This month, we saw the Koovs plc (LON:KOOV) up an impressive 40%. But will that heal all the wounds inflicted over 5 years of declines? Unlikely. Five years have seen the share price descend precipitously, down a full 98%. The recent bounce might mean the long decline is over, but we are not confident. The fundamental business performance will ultimately determine if the turnaround can be sustained.
While a drop like that is definitely a body blow, money isn't as important as health and happiness.
Because Koovs is loss-making, we think the market is probably more focussed on revenue and revenue growth, at least for now. Shareholders of unprofitable companies usually expect strong revenue growth. That's because fast revenue growth can be easily extrapolated to forecast profits, often of considerable size.
In the last half decade, Koovs saw its revenue increase by 15% per year. That's well above most other pre-profit companies. So it's not at all clear to us why the share price sunk 54% throughout that time. It could be that the stock was over-hyped before. We'd recommend carefully checking for indications of future growth - and balance sheet threats - before considering a purchase.
You can see below how earnings and revenue have changed over time (discover the exact values by clicking on the image).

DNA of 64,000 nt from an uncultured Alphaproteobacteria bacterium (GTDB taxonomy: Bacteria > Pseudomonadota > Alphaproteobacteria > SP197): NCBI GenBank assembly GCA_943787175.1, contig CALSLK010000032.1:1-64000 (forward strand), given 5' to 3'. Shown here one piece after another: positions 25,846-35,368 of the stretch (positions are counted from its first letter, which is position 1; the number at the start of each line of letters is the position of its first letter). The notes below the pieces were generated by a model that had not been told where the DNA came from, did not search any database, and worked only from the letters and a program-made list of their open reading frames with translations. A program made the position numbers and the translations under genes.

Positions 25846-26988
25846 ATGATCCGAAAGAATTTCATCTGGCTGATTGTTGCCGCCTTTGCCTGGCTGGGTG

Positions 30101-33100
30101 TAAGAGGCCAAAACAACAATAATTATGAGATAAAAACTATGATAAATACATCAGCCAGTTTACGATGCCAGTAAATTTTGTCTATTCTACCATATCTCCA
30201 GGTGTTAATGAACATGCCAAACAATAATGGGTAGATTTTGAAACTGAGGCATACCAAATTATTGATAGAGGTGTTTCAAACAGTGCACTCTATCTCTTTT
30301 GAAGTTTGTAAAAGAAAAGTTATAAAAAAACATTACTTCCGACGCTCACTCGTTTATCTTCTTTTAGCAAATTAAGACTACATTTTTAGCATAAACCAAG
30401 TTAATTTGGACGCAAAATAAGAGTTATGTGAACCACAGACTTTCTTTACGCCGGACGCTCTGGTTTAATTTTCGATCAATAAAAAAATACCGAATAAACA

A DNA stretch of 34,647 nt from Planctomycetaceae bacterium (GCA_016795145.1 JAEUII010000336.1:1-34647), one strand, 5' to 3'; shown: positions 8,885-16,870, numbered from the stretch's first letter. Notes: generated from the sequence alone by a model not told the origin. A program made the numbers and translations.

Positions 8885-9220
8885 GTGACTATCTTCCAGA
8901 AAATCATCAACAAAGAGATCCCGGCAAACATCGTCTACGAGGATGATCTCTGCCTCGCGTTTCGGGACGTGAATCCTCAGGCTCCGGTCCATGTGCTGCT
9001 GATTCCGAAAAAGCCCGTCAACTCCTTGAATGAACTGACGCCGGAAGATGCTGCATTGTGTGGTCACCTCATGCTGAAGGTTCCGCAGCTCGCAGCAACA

We're pleased to report that the CEO is remunerated more modestly than most CEOs at similarly capitalized companies. But while CEO remuneration is always worth checking, the really important question is whether the company can grow earnings going forward. So it makes a lot of sense to check out what analysts think Koovs will earn in the future (free profit forecasts).
A Different Perspective
Investors in Koovs had a tough year, with a total loss of 64%, against a market gain of about 9.0%. Even the share prices of good stocks drop sometimes, but we want to see improvements in the fundamental metrics of a business, before getting too interested. Regrettably, last year's performance caps off a bad run, with the shareholders facing a total loss of 54% per year over five years. Generally speaking long term share price weakness can be a bad sign, though contrarian investors might want to research the stock in hope of a turnaround. Shareholders might want to examine this detailed historical graph of past earnings, revenue and cash flow.
If you would prefer to check out another company -- one with potentially superior financials -- then do not miss this free list of companies that have proven they can grow earnings.
Please note, the market returns quoted in this article reflect the market weighted average returns of stocks that currently trade on GB exchanges.
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